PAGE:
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J Virol Methods. 2008 Mar;148(1-2):132-45. Epub 2007 Dec 21.

Controlled inactivation of recombinant viruses with vitamin B2.

Author information

1
The University of Texas at Austin, College of Pharmacy, Division of Pharmaceutics, Austin, TX 78712-1074, USA.

Abstract

Inactivated viruses are important tools for vaccine development and gene transfer. 8-Methoxypsoralen (8-MOP) and long-wavelength ultraviolet irradiation (LWUVI) inactivates many viruses. Toxicity limits its use in animals and humans. Toxicological and photosensitizing properties of riboflavin make it suitable for virus inactivation in preparations for biological use. Viruses expressing beta-galactosidase were mixed with either 8-MOP (1.5mM) or riboflavin (50 microM) and exposed to LWUVI (365 nm) for 2 h. Virus activity was determined by limiting dilution. The half-life of the adenovirus preparation treated with 8-MOP was 8.28 ns(-1) and 36.5 ns(-1) after treatment with riboflavin. Despite the difference in half-life, both preparations were completely inactivated within 45 min. In contrast, the half-lives for adeno-associated virus (AAV) preparations were similar (63 ns(-1) 8-MOP vs. 67 ns(-1) riboflavin). Each AAV preparation was fully inactivated within 90 min. The half-life of lentivirus was 193.4 ns(-1) after treatment with 8-MOP and 208 ns(-1) after exposure to riboflavin. Virus treated with riboflavin was inactivated within 20 min. Virus exposed to 8-MOP was inactivated in 90 min. DNA and RNA viruses can be inactivated by riboflavin and LWUVI and used in physiological systems sensitive to other photochemicals.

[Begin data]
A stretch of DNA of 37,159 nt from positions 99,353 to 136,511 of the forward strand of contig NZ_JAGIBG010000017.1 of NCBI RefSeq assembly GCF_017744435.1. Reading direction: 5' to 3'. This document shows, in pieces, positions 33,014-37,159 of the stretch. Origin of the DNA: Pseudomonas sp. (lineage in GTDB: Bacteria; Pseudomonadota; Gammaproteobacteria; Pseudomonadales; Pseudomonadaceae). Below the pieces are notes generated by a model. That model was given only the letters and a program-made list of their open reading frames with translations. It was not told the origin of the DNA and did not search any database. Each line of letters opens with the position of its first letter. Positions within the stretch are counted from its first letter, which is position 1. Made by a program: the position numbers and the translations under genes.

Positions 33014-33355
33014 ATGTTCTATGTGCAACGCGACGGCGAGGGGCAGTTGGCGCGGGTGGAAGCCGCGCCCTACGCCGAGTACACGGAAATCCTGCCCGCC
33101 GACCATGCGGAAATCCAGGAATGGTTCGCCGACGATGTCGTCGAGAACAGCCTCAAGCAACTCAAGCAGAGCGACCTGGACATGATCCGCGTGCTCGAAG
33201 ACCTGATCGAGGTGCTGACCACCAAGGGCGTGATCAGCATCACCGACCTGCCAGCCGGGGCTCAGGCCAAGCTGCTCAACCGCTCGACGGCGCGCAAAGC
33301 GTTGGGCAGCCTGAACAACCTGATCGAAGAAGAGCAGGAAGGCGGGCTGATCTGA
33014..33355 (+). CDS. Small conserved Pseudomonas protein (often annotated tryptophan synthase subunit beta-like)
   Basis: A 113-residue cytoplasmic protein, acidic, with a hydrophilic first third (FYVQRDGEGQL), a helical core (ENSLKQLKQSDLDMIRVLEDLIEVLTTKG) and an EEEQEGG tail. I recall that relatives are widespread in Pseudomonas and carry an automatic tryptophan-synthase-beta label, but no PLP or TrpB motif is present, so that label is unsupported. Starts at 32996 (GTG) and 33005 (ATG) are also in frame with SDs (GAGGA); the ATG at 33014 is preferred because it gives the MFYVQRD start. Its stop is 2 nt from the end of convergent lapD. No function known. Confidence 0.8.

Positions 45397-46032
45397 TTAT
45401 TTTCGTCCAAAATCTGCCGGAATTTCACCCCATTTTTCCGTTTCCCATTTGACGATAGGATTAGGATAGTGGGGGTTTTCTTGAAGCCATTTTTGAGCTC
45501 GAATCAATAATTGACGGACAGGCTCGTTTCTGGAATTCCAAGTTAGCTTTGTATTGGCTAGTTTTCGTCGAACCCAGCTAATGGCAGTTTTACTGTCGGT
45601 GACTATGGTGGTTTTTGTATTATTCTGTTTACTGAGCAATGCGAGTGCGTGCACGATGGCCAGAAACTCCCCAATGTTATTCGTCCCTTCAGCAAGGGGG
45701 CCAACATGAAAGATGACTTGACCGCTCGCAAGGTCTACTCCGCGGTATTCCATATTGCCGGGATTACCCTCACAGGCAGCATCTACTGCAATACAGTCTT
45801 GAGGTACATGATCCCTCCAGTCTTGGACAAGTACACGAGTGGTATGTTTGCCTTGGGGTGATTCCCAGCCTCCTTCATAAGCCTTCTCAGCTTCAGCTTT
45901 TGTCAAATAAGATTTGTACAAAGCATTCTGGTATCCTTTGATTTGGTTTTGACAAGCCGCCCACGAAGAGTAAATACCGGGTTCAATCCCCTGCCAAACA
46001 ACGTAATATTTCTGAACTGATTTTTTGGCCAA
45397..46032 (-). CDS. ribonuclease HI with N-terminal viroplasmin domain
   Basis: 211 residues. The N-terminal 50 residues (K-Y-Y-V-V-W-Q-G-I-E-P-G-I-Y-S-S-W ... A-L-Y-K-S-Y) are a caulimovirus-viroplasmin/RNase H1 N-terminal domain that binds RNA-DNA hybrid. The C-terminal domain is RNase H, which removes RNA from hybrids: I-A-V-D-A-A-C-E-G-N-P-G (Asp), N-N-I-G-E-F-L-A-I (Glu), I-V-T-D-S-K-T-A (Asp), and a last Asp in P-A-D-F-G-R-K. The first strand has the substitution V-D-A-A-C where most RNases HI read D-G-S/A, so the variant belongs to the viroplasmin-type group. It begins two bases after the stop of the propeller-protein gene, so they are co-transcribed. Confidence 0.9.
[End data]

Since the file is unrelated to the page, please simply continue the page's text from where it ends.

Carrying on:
PMID:
18160141
PMCID:
PMC2346443
DOI:
10.1016/j.jviromet.2007.10.027
[Indexed for MEDLINE]
Free PMC Article

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